I was looking at the stamp duty numbers again after my hasty post earlier and they don't appear to add up:
Someone buying a home for £175,000 will save £1,750 under the scheme, which is likely to cost the Treasury £600m.Lets assume that all houses in that stamp duty bracket save the full £1,750, so that means the treasury expects £600m/£175k=~350k transactions are covered by this change, which does seem a lot.
Then we are told:
The government estimates half of all property transactions will now be exempt from stamp duty - up from one third when the threshold was £125,000. So this means our glorious central planners expect c.700k transactions in the next 12 months.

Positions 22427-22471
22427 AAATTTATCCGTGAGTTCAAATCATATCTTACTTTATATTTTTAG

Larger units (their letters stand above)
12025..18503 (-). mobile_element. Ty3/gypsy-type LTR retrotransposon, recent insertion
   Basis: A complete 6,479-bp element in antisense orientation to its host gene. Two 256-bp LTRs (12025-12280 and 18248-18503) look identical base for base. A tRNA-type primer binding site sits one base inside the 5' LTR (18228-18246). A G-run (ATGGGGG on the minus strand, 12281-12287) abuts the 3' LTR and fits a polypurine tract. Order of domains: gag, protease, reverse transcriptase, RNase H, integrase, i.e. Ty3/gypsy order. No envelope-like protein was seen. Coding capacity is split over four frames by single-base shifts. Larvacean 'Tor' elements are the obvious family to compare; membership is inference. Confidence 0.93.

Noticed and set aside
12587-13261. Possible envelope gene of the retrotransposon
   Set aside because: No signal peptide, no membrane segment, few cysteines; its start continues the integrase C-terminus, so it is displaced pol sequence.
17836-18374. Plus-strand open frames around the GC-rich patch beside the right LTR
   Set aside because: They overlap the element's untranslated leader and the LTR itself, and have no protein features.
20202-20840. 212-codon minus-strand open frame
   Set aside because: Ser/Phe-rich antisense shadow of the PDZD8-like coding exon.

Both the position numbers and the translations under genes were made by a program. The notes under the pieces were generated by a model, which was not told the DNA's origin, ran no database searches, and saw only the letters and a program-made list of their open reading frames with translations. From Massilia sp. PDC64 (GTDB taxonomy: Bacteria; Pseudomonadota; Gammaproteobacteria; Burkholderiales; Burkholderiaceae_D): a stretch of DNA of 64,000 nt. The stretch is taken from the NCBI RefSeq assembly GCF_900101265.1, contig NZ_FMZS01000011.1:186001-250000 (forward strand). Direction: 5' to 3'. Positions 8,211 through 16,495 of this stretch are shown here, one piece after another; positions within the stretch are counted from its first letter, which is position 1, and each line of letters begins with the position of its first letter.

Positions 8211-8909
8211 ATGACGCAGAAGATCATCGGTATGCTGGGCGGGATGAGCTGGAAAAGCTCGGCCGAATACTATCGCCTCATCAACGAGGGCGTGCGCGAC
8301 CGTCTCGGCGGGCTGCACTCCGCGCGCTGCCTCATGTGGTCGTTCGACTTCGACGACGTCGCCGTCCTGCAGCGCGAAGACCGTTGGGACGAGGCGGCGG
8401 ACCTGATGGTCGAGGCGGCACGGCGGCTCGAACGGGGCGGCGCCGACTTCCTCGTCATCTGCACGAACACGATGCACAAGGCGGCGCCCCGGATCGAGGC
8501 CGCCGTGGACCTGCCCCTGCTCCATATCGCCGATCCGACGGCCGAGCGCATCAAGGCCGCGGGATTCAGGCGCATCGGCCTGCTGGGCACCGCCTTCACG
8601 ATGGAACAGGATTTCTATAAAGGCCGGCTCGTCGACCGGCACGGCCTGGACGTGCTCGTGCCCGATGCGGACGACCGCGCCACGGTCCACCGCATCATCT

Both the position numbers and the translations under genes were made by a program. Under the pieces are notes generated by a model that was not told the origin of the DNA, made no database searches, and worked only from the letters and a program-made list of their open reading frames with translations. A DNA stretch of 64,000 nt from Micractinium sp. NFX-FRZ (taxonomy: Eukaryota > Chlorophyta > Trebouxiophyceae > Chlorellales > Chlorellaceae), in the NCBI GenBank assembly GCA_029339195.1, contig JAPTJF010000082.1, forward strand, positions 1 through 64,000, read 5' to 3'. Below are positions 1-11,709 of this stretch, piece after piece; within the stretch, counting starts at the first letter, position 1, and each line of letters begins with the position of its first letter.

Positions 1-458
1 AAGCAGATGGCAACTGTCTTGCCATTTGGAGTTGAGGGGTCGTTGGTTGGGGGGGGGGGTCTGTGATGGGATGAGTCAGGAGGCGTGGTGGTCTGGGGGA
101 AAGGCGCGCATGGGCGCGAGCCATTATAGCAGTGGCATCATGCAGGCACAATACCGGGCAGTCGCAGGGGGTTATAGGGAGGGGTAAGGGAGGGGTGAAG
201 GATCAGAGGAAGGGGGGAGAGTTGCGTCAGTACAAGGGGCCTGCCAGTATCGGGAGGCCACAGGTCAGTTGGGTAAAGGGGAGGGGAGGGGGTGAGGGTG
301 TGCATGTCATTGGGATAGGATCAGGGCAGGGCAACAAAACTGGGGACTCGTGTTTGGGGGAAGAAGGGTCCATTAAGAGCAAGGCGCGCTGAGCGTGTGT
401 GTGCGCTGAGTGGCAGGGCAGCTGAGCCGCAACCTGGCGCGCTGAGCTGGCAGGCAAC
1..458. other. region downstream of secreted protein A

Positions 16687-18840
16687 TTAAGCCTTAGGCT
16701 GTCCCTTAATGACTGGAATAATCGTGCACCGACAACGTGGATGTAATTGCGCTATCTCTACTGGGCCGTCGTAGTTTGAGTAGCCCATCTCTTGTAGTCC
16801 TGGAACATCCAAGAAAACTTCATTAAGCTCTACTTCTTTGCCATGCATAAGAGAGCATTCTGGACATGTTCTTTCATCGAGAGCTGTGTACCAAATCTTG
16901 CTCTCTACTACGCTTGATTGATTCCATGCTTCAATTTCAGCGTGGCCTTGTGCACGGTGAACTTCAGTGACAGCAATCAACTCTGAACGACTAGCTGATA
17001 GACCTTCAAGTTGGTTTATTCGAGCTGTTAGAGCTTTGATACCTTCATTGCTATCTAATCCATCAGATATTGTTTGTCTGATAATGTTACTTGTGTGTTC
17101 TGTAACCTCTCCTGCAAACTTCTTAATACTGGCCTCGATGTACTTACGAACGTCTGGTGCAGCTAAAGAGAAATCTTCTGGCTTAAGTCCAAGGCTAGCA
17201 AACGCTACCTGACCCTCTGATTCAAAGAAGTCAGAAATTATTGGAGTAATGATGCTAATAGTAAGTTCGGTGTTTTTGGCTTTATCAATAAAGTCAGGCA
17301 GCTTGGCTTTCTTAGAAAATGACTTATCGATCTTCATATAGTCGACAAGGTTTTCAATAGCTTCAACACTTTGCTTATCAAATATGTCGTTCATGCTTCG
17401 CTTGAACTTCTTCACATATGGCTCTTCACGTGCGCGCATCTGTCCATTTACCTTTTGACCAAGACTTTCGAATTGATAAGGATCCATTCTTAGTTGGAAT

This doesn't seem to stack up with what those in the private sector think:
Based on Bank of England figures of 36,000 mortgage approvals in June, Wolsey Securities projected that the number of housing transactions will be 400,000 this year, compared with the worst years of the 1990s housing market crash, when transactions ran at approximately 1m a year at their lowest.So our central planners are working on their new policy doubling the transaction rate. Hmm, I know where my money's going.